Housing costs key constraint to Chinese consumption

By Yi Xianrong Source:Global Times Published: 2018/10/7 20:38:39

Illustration: Luo Xuan/GT

On September 20, the Chinese government released new guidelines to support domestic consumption. The measures in the guidelines aim to create a secure consumption environment with better quality standards, credit systems and rental housing markets. With those measures, the country hopes to drive up domestic demand and stimulate consumption.

China has a huge market of 1.4 billion people. Once the market gets going, the impact generated by the US-China trade war can be easily offset, but only if people have enough consumption ability. China has become the world's second-largest economy, but its consumer market is still less than one-eighth that of the US, which hardly matches its economic position.

The ability to consume is both the premise and the major problem. The Chinese market can provide sufficient merchandise. Shopping plazas are ubiquitous in almost every major city, and they're full of things to buy - but sales staff often outnumber shoppers.

Some of the empty malls can be attributed to e-commerce. But the limited consumption ability of the Chinese people is also a cause. With China's great manufacturing ability, as long as there's consumer demand, supply will be there. But without consumption ability, even the best stimulus policies and optimal consumer markets won't prompt people to spend.

The reasons for insufficient consumption are many: income disparities, high education and medical expenses, and expensive housing. Of these, it's property prices that have severely restricted consumption in China.

High real estate expenses have two aspects - housing prices and rents are both too high. A reasonable home price should be three to six times the median household income. That means a family with an average income can buy a house with three to six years' annual income. The house price to income ratio in China is above 50 in the first-tier cities and 30 to 40 in the third- and fourth-tier cities.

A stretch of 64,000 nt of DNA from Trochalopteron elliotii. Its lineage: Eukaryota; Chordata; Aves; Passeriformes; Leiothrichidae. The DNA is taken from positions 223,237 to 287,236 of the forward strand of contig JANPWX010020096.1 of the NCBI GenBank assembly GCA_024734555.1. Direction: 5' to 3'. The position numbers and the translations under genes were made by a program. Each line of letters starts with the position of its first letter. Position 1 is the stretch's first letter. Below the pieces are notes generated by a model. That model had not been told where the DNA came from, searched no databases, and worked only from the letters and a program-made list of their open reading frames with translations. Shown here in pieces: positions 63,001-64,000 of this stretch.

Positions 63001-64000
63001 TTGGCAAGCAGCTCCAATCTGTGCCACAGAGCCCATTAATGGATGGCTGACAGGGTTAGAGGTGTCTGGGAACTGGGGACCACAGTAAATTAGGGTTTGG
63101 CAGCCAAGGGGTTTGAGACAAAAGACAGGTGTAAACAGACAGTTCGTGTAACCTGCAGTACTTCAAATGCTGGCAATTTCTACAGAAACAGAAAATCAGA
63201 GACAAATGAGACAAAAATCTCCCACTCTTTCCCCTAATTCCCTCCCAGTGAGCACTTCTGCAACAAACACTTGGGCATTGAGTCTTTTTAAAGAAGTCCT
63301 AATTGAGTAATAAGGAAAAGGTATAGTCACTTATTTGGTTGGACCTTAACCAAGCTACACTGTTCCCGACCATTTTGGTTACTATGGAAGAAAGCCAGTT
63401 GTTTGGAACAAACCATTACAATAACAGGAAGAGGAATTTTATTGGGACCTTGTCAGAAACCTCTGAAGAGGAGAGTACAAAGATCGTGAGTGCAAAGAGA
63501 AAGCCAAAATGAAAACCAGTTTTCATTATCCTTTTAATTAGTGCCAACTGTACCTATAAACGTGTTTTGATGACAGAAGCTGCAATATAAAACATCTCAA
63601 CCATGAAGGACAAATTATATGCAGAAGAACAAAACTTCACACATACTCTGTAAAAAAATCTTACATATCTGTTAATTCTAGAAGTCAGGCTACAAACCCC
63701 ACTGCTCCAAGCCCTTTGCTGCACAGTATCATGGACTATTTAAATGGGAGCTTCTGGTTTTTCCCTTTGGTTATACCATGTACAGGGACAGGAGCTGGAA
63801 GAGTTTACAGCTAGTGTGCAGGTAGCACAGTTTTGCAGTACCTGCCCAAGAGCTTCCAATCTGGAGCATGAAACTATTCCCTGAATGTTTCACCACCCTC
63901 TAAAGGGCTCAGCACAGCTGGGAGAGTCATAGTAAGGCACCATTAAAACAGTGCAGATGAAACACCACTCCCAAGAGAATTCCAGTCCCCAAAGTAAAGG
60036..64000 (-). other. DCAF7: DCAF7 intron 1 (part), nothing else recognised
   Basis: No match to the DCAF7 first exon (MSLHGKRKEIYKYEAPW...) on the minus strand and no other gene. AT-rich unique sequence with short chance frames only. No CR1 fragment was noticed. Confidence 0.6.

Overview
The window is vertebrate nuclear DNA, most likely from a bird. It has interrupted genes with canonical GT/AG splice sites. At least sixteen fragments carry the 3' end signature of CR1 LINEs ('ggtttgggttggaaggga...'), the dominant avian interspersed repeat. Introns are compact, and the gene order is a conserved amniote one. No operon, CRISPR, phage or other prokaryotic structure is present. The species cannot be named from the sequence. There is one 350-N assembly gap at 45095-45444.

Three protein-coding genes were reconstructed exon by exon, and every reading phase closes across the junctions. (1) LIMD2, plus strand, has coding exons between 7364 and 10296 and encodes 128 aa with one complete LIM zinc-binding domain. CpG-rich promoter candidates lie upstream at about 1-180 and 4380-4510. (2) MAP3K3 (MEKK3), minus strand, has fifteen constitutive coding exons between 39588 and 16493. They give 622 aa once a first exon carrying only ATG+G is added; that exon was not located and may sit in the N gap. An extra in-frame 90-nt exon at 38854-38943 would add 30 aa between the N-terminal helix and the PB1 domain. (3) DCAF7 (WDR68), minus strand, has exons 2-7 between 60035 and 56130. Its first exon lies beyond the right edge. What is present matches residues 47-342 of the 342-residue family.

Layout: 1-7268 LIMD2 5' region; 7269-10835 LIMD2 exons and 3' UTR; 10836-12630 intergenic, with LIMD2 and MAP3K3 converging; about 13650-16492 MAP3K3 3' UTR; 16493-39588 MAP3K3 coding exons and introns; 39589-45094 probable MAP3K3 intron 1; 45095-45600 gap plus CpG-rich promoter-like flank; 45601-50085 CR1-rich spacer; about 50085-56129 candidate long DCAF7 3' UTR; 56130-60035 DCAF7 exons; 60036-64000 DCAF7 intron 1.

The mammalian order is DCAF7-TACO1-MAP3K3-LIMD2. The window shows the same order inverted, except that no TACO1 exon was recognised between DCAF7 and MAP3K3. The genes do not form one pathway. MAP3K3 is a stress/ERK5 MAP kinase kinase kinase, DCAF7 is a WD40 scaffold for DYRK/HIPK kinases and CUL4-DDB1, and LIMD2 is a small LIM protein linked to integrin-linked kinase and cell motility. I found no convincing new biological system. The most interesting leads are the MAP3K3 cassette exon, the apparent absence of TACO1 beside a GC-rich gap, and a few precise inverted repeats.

But the whole country, from policymakers to real estate speculators, has turned a blind eye to the problem. These high housing costs are squeezing the consumption ability of Chinese people.

Another issue is rent, which takes up too much of the income of many consumers. Incomes of rental tenants should be lower than the national average household income, since renters are usually low- or middle-income people who can't afford to buy.

A reasonable rent should not be more than one-third of their income. But in Beijing in many cases, the figure is more than half of the tenant's annual income. Some people claim that rents are too low in comparison to purchasing prices. But the rent-to-price ratio is more like an investment return. If prices are soaring, rent returns are lower, but that doesn't mean rents are too low.

These two factors together show that housing costs too much in China. High housing costs have a crowding-out effect on consumption. Surging housing costs have also postponed the average marital age in China and discouraged population growth. Personal mortgage burdens have soared, resulting in heavier individual debt burdens overall, which eat into disposable incomes. Unless this changes, residential consumption will be curbed.

In a modern society, housing is a basic right, and providing affordable housing is an important government responsibility. In China, houses have become a tool for governments, businesses and some individuals to make profits at the expense of the majority in recent years. If the situation does not change, people won't be able to spend more and domestic demand won't prosper. Therefore, the government must control rocketing house prices to boost domestic demand.

Germany's experience can shed light on how to deal with the problem. In Germany, real estate, media, education and medical care are designated as public sectors in order to protect people's basic rights from cradle to grave.

Special regulations apply to land prices, investment returns, earnings from real estate transactions and rental income to prevent homes from becoming speculation tools. Also, there's plenty of public housing supplied by the government, so house prices and rents are kept at reasonable levels.

To lift consumption, China must lower housing costs by using effective policy measures. Otherwise, we can't expect to see higher consumption.

The author is a professor with the School of Economics at Qingdao University. bizopinion@globaltimes.com.cn


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